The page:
Tom O’Leary

Heading into the 2018 Major League Baseball (MLB) season, the Boston Red Sox were largely overlooked as a legitimate World Series contender. Even the most devoted fans had tempered their expectations after the team’s disappointing playoff performances each of the past two seasons. However, it has taken less than a month for the Red Sox to erase those negative memories, putting the rest of the MLB on notice with their dominating play.

Opening on the road, they won eight of their first nine games, but it was admittedly difficult to gauge how legitimate their success was. During that stretch they faced the Tampa Bay Rays and Miami Marlins, two rebuilding organizations who unloaded such a large percentage of their talent in the offseason they are now essentially glorified minor league squads. In addition, the Red Sox won five of those games by only one run, leading many to wonder how well they would fare when facing a “real” opponent.

After opening up their first home stand with a three-game sweep of the Rays, the Red Sox proceeded to officially silence the critics. First, they won two of three games versus the division-favorite Yankees, including a 14-1 drubbing against their top starting pitcher Luis Severino. Next up came the Baltimore Orioles, who they easily dispatched for another three-game sweep.

Arguably the highlight of the young season came with the first game of their current West coast trip against the Los Angeles Angels, who have been the second-best team thus far. They went up against Japanese rookie sensation Shohei Ohtani, who has been dominating the league as both a starting pitcher and designated hitter. Ohtani lasted only two innings as the Red Sox hit six home runs in the game, three alone by right fielder Mookie Betts, and cruised to a 10-1 victory.

Currently, the Sox stand with a record of 14 wins and 2 losses, the best start to a season in franchise history, and the first team to do so since the 2003 San Francisco Giants. Aside from a few questionable bullpen moves, every decision new Manager Alex Cora has been brilliant. His aggressive approach, coupled with the guidance of new Hitting Coach Tim Hyers has paid immediate dividends, as the team’s previously anemic offense has ascended to an elite level. The Red Sox rank first in the MLB in runs per game, doubles, extra base hits, total bases, on base percentage, slugging percentage, and batting average. Compared to last season, the team had a mere seven homeruns at this juncture, while they have already accrued 19 thus far in 2018.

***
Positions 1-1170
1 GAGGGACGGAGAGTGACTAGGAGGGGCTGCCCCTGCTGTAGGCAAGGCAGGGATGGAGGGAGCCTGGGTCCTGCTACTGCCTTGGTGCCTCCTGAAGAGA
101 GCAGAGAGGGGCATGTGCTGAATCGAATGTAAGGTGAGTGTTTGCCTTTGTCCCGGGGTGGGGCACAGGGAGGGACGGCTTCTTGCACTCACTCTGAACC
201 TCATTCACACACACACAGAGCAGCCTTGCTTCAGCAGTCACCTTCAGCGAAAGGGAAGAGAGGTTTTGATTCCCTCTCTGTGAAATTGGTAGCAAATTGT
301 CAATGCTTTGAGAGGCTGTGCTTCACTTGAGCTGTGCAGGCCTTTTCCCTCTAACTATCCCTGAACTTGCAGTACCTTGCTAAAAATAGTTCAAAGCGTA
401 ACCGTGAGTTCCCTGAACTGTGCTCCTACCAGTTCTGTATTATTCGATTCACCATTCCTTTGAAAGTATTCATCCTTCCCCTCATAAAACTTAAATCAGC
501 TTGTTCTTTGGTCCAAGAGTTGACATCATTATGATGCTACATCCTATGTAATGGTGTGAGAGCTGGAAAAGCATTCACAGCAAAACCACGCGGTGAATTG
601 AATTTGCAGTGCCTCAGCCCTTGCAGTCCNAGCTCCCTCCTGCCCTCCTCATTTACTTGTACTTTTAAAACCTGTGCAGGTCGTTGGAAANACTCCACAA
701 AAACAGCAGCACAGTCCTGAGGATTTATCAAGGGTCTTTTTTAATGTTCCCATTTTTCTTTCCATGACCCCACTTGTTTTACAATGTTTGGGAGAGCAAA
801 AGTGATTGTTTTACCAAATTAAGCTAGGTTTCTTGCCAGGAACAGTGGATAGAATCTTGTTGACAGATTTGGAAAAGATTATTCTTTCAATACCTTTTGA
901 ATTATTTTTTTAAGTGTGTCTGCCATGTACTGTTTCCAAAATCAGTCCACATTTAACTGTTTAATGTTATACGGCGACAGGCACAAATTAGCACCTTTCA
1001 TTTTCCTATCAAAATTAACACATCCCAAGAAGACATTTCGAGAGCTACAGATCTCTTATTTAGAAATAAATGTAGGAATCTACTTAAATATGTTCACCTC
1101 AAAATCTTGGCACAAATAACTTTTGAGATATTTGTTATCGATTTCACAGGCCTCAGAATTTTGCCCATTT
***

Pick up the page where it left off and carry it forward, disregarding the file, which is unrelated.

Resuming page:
For as powerful as their offense has been, this squad has been equally adept at run prevention. Their pitching has maintained a miniscule 2.83 earned run average which is good for second in the MLB and has racked up a league-leading 13 quality starts. In addition, the defense has had their pitchers’ backs throughout, committing just four errors, which also happens to be tops in baseball.

As great as this team has been as a whole, they still aren’t perfect. The most glaring weakness has been middle relief pitching, a unit which is responsible for both losses. Cora has yet to find a consistent combination to bridge the gap between the starting pitchers and closer Craig Kimbrel in the ninth inning. Far too often baseball games are won and lost during the seventh and eighth innings, and unless someone unexpectedly emerges to fill this void, it will need to be addressed via trade.

Amazingly, the 2018 Red Sox still have the potential to improve once they are fully healthy. Shortstop Xander Bogaerts was the team’s hottest hitter before being sidelined with an ankle injury. They have also had to go without second baseman Dustin Pedroia and starting pitcher Drew Pomeranz, both of whom have spent the opening weeks on the disabled list. Fortunately, all three are expected to return within the next few weeks.

Although we aren’t even a tenth of the way through the regular season and more injuries will inevitably occur, the 2018 Boston Red Sox have already firmly entrenched themselves as a contender showing their fans that this year is truly World Series or bust.